Monday, May 2, 2011

Organised events in the mountains

I recently received an invitation from Beverley Pierson the project officer of leave no trace Ireland to attend a workshop on the management of outdoor events which was held at the new official centre for leave no trace Ireland, Kilfinane O.E.C. on the 4th May.

Many of you may have recently read the article in the spring issue of the mountain log by Helen Lawless the access and conservation officer regarding organised events in the mountains and the marked increase in the number of festivals, fundraising and challenge events.

Attendees included such groups as Mountain Meitheal, S.E.M.R.A and cycle Ireland.

The workshop started at 10:30am with tea and coffee and time to meet others. The first presentation was the Mountaineering Irelands running events policy which was given by Helen Lawless. Helen went over the current MI policy and explained why this policy is currently being reviewed.

This was followed Carol Ryan of Coillte / Dublin Mountains Partnerships discussing the process of holding events and the correct procedures to follow in getting these events up and running.

Then a presentation was given by Jim Flynn and Fergal Somers on the events which have been carried out by the Ballyhoura Development who run such organised events as the Ballyhoura walking festival and the Ballyhoura beast among many others.

Lastly Matthew Bushby from The Mournes Heritage Trust gave a talk regarding the Mournes Event Strategy.

Finally we all participated in a practical workshop to see how we could incorporate Leave no trace into organised events.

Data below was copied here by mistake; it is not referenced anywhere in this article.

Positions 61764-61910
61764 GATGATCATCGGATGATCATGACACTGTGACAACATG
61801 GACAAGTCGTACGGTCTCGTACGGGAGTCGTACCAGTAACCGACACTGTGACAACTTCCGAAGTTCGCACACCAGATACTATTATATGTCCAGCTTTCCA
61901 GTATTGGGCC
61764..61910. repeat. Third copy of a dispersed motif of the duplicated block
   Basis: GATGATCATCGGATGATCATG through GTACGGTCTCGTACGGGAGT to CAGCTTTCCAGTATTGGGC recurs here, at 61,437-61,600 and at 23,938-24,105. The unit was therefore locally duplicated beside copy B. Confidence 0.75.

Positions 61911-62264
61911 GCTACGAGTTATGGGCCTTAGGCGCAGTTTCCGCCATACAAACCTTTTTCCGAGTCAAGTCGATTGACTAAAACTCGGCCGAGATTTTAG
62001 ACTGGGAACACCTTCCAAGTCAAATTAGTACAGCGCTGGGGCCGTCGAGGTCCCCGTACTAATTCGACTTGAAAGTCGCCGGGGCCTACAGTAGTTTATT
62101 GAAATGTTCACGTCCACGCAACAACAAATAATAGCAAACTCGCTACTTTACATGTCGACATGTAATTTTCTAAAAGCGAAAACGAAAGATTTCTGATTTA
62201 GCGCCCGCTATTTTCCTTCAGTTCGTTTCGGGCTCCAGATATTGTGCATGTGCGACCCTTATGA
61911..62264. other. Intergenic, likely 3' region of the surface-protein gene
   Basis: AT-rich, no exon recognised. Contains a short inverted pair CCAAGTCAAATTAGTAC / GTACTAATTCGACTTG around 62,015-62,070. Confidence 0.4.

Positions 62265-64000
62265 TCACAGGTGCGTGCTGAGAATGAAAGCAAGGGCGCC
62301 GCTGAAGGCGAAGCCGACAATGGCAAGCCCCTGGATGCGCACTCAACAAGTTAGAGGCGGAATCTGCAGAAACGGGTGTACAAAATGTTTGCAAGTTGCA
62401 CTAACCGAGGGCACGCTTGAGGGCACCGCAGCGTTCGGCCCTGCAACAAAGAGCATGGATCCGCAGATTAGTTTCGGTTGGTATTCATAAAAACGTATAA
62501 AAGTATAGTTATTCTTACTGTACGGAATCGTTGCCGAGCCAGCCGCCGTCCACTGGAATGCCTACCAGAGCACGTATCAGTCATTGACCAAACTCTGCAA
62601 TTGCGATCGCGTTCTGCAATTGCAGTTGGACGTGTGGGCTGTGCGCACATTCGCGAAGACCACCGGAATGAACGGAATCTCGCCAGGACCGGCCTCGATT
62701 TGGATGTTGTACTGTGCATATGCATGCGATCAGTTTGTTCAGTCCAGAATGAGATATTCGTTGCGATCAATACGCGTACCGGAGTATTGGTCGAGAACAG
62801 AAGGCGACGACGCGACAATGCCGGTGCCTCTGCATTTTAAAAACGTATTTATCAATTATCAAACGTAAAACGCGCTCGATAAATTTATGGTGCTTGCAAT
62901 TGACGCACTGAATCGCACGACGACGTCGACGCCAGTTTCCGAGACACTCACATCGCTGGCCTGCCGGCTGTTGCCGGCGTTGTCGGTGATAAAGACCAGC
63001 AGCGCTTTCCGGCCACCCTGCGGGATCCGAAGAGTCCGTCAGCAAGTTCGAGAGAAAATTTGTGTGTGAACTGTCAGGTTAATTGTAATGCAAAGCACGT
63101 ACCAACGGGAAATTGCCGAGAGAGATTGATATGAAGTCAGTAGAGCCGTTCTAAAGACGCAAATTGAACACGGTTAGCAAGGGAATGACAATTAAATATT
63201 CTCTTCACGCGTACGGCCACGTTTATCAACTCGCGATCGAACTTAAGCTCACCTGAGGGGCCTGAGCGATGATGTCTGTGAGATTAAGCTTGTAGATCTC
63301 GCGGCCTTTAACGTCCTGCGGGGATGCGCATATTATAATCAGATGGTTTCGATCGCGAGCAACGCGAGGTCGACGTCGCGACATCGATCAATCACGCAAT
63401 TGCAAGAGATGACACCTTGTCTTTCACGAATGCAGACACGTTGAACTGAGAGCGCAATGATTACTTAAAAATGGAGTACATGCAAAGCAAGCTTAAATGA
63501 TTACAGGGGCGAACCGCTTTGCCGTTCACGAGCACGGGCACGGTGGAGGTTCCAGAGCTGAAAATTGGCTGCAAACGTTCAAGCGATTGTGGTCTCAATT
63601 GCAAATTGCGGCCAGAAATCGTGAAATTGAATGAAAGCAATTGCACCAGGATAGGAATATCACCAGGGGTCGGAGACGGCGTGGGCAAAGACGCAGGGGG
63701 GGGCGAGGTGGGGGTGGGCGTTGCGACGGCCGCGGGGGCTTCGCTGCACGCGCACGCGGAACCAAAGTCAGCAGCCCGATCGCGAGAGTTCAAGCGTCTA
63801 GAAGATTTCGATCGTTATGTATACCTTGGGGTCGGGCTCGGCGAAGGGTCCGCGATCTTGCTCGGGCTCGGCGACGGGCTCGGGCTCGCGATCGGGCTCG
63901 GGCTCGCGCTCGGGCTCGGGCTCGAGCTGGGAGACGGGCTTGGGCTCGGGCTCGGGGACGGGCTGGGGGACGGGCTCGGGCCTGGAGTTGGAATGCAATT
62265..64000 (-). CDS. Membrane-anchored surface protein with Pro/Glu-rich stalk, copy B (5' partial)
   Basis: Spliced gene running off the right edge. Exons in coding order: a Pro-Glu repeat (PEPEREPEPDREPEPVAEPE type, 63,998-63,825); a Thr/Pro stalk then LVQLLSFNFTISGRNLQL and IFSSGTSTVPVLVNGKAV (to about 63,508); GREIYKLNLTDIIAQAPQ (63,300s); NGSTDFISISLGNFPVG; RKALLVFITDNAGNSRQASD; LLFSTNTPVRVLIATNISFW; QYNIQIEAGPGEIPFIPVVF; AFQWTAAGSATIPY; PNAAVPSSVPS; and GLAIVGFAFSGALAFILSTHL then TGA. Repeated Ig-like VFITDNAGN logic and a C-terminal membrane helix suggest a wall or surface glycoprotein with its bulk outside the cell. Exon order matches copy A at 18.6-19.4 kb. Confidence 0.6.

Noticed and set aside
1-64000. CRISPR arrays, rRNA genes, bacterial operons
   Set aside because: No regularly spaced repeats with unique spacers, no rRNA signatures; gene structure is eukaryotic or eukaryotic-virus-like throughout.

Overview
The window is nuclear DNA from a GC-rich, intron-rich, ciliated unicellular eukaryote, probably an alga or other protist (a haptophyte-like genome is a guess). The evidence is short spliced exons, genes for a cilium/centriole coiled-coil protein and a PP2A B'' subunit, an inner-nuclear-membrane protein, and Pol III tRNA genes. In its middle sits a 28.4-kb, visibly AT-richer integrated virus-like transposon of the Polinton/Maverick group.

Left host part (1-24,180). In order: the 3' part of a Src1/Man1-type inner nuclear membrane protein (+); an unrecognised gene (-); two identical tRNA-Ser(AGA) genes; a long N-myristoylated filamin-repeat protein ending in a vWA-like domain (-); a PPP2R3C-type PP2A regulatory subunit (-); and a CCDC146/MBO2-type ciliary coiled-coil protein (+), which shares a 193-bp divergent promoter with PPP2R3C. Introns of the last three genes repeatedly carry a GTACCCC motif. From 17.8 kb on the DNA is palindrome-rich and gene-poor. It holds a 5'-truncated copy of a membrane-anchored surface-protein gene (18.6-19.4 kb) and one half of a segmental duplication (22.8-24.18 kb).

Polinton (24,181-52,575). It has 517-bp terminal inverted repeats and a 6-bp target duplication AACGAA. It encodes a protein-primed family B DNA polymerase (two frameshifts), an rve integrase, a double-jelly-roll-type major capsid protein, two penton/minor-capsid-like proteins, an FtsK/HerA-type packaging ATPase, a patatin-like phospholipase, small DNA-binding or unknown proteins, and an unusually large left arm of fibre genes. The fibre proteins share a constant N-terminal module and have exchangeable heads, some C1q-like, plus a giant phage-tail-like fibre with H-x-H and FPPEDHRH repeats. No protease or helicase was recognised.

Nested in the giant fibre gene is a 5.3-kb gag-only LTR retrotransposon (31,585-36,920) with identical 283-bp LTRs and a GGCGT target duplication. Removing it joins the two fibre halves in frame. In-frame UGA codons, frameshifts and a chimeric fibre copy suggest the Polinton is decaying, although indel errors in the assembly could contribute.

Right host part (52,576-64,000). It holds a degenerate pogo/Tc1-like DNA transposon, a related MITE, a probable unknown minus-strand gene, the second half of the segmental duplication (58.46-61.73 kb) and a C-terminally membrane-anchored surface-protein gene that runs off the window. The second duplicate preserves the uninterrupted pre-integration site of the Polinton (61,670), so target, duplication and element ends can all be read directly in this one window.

I came away from the workshop with a far greater knowledge of how large events and groups can have an effect on our environment and how it is up to all of us going into the mountains to do our part.

We all have a duty of care to the mountains. We all gain so much from the benefits of hillwalking that sometimes it is nice to put a little something back, whether it is picking up a plastic bottle passed along the way, educating new members that it is not alright to throw banana skins or teabags on the floor, or considering a leave no trace workshop!

Some ways in which we can do our part is to follow the seven principles of the Leave no trace ethic. Join a mountain meitheal group for the day and volunteer your services, plan and organise a clean up day with the club in an area used frequently.

For any information on the Leave no trace ethics, Mountain meitheal or if any members would even be interested in becoming Leave no trace trainers please contact myself at or for further information follow the links below.